Written by inCOMPLIANCE® on Monday December 12, 2022
Dr Ingrida Kerusauskaite and Rory Donaldson explain why business integrity and anti-corruption are core components of ESG
In July 2022, The Economist provided a scathing diagnosis of the problems1 with many of the current approaches to, and applications of, environmental, social and governance (ESG) criteria to investing. It proposed doing away with the ‘S’ and ‘G’ t o focus on the ‘E’, and to further reduce the ‘E’ to emissions rather than the environment more broadly.
This, however, would be an overly extreme approach to take, and one that would not solve the core issues. The current ESG criteria are far from perfect, but the solution is to invest in understanding the complexities of the political, social and broader environments, and devise appropriate mitigations alongside a transparent reporting framework for ESG risks.
A large part of what makes ESG the ‘unholy mess’ that The Economist describes is the interconnected nature of each of its three elements. Indeed, corruption and poor governance often result in negative environmental impacts, for example, through falsification of environmental progress measures or driving communities to environmentally damaging practices to make ends meet.
Transparency International (TI) UK’s recent report on impact investing, Investing with Integrity,2 set out the case for why business integrity and corruption issues should be considered as core issues in the context of impact investing. In other words, business integrity considerations, and, with them, anti-corruption, should be seen as the organic fertiliser investors use to ensure that their ESG and financial impact grows.
There is a lot of debate surrounding the terminology used in the context of ESG, impact, sustainable and responsible investment. Ultimately, we can distinguish two types of investor: those mostly focusing on risk management and those actively seeking to make positive impacts beyond financial returns through their investing.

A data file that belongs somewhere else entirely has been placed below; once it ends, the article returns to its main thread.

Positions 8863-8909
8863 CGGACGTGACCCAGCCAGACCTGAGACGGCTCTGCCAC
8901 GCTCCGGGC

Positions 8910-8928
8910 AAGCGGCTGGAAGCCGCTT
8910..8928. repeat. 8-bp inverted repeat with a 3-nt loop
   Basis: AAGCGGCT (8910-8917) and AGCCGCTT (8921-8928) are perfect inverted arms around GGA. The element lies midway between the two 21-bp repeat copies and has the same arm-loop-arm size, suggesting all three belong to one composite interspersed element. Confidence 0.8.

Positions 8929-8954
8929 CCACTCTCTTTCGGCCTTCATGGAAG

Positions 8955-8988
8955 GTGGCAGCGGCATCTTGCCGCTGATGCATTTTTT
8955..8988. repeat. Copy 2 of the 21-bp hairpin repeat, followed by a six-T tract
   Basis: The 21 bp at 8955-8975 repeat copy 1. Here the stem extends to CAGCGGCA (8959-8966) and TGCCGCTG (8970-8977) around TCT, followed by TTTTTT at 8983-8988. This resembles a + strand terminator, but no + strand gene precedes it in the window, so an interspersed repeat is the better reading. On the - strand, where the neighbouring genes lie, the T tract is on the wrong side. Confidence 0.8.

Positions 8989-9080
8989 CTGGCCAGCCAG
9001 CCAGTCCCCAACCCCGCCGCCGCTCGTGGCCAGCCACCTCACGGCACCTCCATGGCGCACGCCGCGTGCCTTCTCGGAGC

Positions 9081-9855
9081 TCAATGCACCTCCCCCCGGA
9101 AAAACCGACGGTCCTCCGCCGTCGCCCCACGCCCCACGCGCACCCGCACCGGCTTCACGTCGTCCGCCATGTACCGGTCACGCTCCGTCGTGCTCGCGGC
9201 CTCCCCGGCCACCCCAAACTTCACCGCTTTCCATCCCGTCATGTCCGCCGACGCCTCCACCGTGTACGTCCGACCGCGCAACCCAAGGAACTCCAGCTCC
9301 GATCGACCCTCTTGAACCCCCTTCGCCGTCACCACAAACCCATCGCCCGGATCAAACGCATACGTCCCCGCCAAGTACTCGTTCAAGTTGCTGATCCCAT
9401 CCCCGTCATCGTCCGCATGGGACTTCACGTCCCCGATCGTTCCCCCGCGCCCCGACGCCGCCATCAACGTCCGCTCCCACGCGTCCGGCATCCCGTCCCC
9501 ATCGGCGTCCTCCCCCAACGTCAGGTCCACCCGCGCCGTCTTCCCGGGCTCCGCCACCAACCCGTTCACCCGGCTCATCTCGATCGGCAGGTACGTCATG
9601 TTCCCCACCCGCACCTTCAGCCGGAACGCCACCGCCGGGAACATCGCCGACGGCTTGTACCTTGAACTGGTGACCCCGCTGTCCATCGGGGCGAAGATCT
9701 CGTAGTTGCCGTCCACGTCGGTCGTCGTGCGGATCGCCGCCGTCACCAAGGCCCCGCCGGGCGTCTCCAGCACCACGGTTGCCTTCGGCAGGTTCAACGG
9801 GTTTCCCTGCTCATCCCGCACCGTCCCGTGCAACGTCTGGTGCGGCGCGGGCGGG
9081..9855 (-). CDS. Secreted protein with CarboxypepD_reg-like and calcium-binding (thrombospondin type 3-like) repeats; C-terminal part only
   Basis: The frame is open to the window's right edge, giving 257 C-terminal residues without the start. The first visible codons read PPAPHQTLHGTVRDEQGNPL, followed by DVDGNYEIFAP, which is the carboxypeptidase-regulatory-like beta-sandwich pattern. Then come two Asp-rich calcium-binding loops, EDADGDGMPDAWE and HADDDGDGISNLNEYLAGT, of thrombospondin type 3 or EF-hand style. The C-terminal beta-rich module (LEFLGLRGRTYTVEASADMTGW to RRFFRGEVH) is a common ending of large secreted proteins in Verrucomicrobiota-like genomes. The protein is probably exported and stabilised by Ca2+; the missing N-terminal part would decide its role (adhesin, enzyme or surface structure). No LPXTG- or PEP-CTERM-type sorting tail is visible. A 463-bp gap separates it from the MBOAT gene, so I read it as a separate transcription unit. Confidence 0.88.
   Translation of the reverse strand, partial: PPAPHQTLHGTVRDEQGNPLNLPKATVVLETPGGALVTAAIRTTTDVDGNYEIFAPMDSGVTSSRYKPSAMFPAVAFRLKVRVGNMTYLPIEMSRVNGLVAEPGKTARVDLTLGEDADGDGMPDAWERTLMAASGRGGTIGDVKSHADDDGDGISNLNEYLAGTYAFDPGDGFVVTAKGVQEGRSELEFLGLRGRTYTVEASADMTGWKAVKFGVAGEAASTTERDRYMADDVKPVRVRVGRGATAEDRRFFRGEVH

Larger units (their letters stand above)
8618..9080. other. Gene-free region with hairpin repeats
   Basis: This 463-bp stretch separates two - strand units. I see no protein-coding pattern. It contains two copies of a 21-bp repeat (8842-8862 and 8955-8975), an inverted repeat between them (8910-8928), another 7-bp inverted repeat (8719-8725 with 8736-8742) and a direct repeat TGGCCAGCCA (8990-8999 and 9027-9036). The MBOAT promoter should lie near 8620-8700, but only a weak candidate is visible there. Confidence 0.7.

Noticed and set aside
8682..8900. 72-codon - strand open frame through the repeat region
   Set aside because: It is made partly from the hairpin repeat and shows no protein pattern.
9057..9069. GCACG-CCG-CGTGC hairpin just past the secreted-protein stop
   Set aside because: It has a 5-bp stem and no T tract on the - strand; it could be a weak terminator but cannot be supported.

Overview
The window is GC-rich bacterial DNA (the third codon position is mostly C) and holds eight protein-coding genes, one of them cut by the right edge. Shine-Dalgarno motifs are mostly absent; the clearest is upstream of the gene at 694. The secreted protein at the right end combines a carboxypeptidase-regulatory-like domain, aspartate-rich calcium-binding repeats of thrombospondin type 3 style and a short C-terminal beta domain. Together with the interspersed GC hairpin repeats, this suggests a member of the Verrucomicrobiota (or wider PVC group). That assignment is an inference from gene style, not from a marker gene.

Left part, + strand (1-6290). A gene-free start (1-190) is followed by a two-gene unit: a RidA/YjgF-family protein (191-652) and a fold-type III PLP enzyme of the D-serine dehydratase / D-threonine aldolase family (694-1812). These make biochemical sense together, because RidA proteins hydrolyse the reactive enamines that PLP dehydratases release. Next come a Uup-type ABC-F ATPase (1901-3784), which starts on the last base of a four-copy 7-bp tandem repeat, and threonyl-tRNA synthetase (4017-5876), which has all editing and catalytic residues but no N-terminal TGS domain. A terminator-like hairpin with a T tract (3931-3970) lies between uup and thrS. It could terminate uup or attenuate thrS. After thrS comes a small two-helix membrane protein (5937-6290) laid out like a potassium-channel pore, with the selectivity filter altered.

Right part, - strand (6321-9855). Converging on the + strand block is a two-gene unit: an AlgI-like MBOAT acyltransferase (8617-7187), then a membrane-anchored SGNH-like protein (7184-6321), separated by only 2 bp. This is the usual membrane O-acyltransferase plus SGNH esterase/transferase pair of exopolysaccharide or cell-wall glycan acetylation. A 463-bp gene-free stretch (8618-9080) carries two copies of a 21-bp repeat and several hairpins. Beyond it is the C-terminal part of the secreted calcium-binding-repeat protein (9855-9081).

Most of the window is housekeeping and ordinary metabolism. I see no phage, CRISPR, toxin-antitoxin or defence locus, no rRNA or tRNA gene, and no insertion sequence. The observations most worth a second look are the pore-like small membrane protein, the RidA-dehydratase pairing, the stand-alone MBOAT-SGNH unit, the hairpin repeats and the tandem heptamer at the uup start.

The ESG investors that are in the first category (risk management) are focused on making sure that no environmental, social or governance-related harm is done as a result of their investment activity. This requires investors to fully understand the impact that the businesses they support have on their communities and ecosystems, and put in place mitigations where required, engaging in remedial action such as carbon off-setting or refraining from financing some types of businesses.
Impact investors are focused on development impact, seeking to go beyond ‘doing no harm’ and actively working to improve ESG measures alongside generating a financial return. This can include improved labour standards, improved diversity and inclusion in business or biodiversity preservation.
Business integrity considerations are relevant to both types of investors. Business integrity and anti-corruption are particularly salient in light of the green-washing3 and broader impact-washing concerns that the public and the regulators are raising.
In October 2022, the UK’s Advertising Standards Authority reprimanded4 HSBC for misleading consumers with its ‘green posters’, asking it to ensure that “future marketing communications featuring environmental claims were adequately qualified and didn’t omit material information about its contribution to carbon dioxide and greenhouse-gas emissions”. HSBC’s posters, released ahead of COP26 in 2021, had stated that HSBC will “provide up to $1 trillion in financing and investment globally to help our clients transition to net zero,” and that the bank is “helping to plant two million trees, which will lock in 1.25 million tons of carbon over their lifetime”. The campaign failed to acknowledge the significant financing of fossil-fuel companies and other carbon-intensive